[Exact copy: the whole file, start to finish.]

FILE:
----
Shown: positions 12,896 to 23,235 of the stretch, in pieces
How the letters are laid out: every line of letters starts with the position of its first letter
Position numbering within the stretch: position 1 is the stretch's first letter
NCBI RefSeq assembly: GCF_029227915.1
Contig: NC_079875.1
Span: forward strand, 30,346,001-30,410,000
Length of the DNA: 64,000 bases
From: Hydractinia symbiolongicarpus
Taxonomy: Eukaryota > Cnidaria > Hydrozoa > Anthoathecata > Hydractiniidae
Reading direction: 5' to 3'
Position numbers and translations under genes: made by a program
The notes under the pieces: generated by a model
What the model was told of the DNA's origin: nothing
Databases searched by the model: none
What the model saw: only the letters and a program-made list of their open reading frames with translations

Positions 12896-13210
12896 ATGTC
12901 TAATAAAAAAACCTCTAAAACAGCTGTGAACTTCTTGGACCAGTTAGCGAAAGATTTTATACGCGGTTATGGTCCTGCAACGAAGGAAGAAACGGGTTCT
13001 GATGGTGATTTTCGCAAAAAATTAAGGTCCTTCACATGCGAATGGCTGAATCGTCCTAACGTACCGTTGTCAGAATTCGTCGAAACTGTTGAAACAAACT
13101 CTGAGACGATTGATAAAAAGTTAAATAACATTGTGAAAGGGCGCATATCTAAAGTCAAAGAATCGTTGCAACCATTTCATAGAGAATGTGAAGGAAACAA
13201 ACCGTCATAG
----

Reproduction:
Shown: positions 12,896 to 23,235 of the stretch, in pieces
How the letters are laid out: every line of letters starts with the position of its first letter
Position numbering within the stretch: position 1 is the stretch's first letter
NCBI RefSeq assembly: GCF_029227915.1
Contig: NC_079875.1
Span: forward strand, 30,346,001-30,410,000
Length of the DNA: 64,000 bases
From: Hydractinia symbiolongicarpus
Taxonomy: Eukaryota > Cnidaria > Hydrozoa > Anthoathecata > Hydractiniidae
Reading direction: 5' to 3'
Position numbers and translations under genes: made by a program
The notes under the pieces: generated by a model
What the model was told of the DNA's origin: nothing
Databases searched by the model: none
What the model saw: only the letters and a program-made list of their open reading frames with translations

Positions 12896-13210
12896 ATGTC
12901 TAATAAAAAAACCTCTAAAACAGCTGTGAACTTCTTGGACCAGTTAGCGAAAGATTTTATACGCGGTTATGGTCCTGCAACGAAGGAAGAAACGGGTTCT
13001 GATGGTGATTTTCGCAAAAAATTAAGGTCCTTCACATGCGAATGGCTGAATCGTCCTAACGTACCGTTGTCAGAATTCGTCGAAACTGTTGAAACAAACT
13101 CTGAGACGATTGATAAAAAGTTAAATAACATTGTGAAAGGGCGCATATCTAAAGTCAAAGAATCGTTGCAACCATTTCATAGAGAATGTGAAGGAAACAA
13201 ACCGTCATAG